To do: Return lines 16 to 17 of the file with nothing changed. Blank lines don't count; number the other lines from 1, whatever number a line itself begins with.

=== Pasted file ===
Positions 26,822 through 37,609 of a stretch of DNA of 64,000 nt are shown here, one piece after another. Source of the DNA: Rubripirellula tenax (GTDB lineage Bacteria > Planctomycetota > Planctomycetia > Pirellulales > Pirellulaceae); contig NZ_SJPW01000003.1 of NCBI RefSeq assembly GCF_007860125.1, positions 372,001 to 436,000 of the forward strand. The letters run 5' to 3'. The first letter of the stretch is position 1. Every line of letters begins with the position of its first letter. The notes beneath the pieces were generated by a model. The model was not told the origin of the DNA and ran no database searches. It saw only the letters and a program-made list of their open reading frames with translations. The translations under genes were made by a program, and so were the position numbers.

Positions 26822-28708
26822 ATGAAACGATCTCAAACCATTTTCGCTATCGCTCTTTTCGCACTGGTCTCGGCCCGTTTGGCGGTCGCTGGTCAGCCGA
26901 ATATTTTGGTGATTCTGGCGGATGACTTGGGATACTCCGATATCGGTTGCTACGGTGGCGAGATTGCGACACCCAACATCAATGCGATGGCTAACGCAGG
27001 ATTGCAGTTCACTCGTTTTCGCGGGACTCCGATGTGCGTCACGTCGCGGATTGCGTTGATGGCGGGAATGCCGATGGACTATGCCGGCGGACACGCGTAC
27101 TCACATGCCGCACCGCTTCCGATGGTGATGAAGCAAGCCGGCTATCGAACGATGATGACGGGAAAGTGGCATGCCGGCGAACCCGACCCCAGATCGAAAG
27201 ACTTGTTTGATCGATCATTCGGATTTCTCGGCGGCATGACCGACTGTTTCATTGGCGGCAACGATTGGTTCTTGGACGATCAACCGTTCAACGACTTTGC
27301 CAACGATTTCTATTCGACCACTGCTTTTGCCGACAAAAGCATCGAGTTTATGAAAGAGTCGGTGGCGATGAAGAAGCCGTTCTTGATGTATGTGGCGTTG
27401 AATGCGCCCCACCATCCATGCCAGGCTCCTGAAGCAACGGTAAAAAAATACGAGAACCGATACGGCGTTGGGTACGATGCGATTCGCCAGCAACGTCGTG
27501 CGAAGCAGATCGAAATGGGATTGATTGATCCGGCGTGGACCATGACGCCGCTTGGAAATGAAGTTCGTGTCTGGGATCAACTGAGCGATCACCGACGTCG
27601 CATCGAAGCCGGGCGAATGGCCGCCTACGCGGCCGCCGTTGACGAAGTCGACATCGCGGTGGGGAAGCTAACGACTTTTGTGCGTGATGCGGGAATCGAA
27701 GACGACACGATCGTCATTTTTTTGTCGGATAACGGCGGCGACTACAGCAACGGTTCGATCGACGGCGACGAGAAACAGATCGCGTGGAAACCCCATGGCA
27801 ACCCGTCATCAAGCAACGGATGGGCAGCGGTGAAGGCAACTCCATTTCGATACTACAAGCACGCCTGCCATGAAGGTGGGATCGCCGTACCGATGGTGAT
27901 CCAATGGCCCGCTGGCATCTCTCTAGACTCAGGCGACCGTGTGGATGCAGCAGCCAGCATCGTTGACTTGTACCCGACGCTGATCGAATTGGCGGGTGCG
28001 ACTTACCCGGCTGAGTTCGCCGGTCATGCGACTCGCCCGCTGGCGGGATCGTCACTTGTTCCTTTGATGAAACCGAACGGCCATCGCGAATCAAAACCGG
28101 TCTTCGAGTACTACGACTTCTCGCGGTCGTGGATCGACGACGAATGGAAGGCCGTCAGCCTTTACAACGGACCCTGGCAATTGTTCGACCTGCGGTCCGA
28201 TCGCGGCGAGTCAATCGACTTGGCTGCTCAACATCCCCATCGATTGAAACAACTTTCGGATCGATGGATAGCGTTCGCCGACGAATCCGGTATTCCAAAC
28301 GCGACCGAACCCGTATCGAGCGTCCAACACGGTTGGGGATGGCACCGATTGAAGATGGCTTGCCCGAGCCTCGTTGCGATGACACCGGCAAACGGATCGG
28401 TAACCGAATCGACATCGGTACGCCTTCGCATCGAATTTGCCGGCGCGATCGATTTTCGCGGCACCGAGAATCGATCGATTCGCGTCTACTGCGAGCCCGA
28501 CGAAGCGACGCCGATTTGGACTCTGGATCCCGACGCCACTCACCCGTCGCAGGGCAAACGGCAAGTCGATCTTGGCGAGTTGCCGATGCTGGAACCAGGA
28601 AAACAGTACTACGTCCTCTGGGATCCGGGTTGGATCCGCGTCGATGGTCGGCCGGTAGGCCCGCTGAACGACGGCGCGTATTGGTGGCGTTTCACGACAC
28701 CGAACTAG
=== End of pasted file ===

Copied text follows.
28101 TCTTCGAGTACTACGACTTCTCGCGGTCGTGGATCGACGACGAATGGAAGGCCGTCAGCCTTTACAACGGACCCTGGCAATTGTTCGACCTGCGGTCCGA
28201 TCGCGGCGAGTCAATCGACTTGGCTGCTCAACATCCCCATCGATTGAAACAACTTTCGGATCGATGGATAGCGTTCGCCGACGAATCCGGTATTCCAAAC